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MENA Sovereigns Remains Down by Covid 19

Five of the 14 Middle East and North Africa Sovereigns rated by Fitch Ratings are on Negative Outlook. The five include Jordan, Kuwait, Oman, Saudi Arabia and Tunisia, reflecting the lingering hit to public and external finances and growth as a result of the pandemic and the fall in oil prices last year. This also included the liquidity and funding uncertainties in Kuwait and Tunisia.

Gulf Cooperation Council Sovereigns will experience a narrowing of fiscal GDP in 2021. Our forecasts assume average Brent oil prices of USD58/bbl in 2021 and it is further accompanied by an unwinding of OPEC+. The production cuts beyond the 2.1 million-barrel increase already announced for May-July, although average oil output will still likely end up below 2020 levels.

The fiscal deficits will remain high, particularly in Kuwait and Bahrain. We expect only Abu Dhabi and Qatar to eke out fiscal surpluses. Continual deficits in the Gulf Cooperation Council will lead to continued debt issuance and drawdowns of assets, although sovereign assets remain adequate to finance prolonged deficits in the higher-rated Sovereigns.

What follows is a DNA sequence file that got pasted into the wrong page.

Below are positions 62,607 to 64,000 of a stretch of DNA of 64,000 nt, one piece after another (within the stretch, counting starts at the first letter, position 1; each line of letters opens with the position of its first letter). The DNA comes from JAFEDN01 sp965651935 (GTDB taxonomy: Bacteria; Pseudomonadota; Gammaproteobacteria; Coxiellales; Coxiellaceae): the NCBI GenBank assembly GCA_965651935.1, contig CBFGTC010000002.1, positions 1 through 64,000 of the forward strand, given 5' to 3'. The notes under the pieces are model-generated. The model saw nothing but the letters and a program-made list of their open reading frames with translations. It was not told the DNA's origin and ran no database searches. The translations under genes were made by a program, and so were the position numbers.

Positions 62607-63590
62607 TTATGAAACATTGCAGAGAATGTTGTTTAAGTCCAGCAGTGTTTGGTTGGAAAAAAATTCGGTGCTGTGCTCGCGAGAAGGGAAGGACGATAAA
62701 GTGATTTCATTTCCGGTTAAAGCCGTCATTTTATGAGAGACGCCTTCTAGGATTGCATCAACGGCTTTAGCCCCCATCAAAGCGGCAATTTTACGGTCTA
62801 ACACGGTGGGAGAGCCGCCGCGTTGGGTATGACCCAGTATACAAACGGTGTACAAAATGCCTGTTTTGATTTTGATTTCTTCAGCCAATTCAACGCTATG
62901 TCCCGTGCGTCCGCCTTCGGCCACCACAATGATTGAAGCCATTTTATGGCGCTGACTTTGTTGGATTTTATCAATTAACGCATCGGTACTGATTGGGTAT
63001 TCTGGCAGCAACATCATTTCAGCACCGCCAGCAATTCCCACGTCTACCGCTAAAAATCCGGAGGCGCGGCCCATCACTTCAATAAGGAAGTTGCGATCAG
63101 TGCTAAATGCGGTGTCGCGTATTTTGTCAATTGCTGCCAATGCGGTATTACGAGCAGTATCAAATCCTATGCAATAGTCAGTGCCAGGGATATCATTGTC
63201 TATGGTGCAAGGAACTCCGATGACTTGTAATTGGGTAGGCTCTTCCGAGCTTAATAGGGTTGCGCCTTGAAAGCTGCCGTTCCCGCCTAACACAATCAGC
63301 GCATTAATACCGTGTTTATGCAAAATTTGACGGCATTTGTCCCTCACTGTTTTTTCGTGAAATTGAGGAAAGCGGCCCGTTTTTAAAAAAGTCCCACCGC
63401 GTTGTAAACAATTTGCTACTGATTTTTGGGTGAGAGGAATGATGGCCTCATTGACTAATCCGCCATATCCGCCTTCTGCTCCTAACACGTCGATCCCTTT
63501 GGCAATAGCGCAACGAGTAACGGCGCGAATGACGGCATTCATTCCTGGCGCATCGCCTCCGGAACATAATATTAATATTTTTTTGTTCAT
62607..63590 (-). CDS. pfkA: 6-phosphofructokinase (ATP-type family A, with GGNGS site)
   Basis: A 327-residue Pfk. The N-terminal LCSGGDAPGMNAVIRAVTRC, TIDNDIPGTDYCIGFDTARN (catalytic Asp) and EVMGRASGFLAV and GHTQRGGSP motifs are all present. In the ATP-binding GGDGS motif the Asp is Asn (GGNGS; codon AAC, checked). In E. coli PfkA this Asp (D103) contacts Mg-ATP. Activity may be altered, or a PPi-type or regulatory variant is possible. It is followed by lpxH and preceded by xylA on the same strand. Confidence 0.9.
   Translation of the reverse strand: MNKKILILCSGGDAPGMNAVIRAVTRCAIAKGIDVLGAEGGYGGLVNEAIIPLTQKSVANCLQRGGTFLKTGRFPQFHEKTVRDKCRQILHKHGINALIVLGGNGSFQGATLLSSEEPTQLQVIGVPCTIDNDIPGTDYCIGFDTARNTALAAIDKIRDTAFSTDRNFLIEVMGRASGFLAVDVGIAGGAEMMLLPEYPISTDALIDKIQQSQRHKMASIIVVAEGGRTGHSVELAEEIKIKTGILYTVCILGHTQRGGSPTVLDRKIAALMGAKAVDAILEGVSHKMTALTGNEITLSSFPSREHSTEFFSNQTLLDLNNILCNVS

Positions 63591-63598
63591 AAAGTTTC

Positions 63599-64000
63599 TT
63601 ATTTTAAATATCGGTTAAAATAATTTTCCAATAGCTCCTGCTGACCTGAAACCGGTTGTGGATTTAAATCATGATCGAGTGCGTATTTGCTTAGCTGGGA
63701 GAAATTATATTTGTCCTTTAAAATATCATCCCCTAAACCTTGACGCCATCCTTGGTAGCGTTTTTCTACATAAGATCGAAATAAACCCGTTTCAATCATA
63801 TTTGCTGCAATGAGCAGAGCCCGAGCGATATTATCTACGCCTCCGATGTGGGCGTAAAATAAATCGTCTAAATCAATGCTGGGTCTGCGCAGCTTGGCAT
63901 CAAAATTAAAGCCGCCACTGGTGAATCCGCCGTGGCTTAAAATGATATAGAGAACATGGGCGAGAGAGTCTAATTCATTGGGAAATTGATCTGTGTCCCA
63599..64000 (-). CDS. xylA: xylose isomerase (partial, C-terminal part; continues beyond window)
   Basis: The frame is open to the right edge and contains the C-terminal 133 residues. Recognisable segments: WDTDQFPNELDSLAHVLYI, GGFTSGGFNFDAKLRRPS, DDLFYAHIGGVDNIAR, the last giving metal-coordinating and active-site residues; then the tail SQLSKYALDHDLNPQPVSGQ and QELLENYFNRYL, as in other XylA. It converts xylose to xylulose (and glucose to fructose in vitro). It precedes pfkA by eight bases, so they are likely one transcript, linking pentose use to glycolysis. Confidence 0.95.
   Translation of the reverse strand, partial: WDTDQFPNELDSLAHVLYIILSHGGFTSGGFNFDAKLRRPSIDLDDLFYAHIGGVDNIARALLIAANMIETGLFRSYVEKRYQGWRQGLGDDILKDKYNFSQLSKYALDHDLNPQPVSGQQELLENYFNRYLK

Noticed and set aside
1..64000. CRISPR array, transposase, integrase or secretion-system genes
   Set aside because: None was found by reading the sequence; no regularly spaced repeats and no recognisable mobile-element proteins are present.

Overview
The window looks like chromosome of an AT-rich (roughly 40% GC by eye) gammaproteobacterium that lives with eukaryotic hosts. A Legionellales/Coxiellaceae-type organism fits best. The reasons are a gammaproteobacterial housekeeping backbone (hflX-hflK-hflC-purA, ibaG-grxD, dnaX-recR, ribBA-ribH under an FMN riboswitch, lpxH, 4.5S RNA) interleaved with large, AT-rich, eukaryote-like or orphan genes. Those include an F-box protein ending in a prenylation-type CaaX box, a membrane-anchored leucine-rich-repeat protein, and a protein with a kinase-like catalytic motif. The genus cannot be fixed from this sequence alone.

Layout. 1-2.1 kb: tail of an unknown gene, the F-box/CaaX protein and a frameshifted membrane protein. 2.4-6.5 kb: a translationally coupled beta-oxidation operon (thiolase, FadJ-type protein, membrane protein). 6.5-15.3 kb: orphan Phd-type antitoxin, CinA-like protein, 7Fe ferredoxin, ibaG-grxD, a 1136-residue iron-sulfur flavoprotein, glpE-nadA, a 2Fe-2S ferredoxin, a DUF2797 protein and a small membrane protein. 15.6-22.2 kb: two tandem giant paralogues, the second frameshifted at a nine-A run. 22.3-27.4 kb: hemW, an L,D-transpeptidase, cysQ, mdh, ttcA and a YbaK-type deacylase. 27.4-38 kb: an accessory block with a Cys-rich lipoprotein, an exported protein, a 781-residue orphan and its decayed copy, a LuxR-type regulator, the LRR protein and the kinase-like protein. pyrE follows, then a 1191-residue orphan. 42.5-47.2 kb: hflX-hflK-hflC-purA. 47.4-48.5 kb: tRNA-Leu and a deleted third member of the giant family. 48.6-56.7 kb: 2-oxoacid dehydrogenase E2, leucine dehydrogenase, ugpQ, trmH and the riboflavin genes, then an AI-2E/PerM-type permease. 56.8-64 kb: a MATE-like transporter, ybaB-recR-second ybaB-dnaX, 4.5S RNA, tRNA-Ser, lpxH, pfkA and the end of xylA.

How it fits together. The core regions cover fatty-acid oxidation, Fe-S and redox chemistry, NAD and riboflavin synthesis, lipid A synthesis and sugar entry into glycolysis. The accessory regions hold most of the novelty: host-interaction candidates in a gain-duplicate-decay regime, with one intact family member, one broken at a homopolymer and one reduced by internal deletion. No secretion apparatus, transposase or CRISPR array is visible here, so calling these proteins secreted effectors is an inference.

High fiscal break-even oil prices illustrate the scale of the public finance reform challenge and mostly remain well above current or forecast oil prices.The continued spread of infections proceeds to hamper external receipts, public finances, employment and GDP growth. Most countries in the region saw a rebound in coronavirus cases in 1Q21, and some, including Oman, Jordan and Kuwait, have re-imposed restrictions on economic activity after easing in late-2020.

Some Middle East and North Africa countries are at the forefront of the global vaccination campaign, in particular Israel, the UAE, Bahrain and Qatar. However, the economic rebound will also depend on ending the pandemic elsewhere, particularly in Europe.

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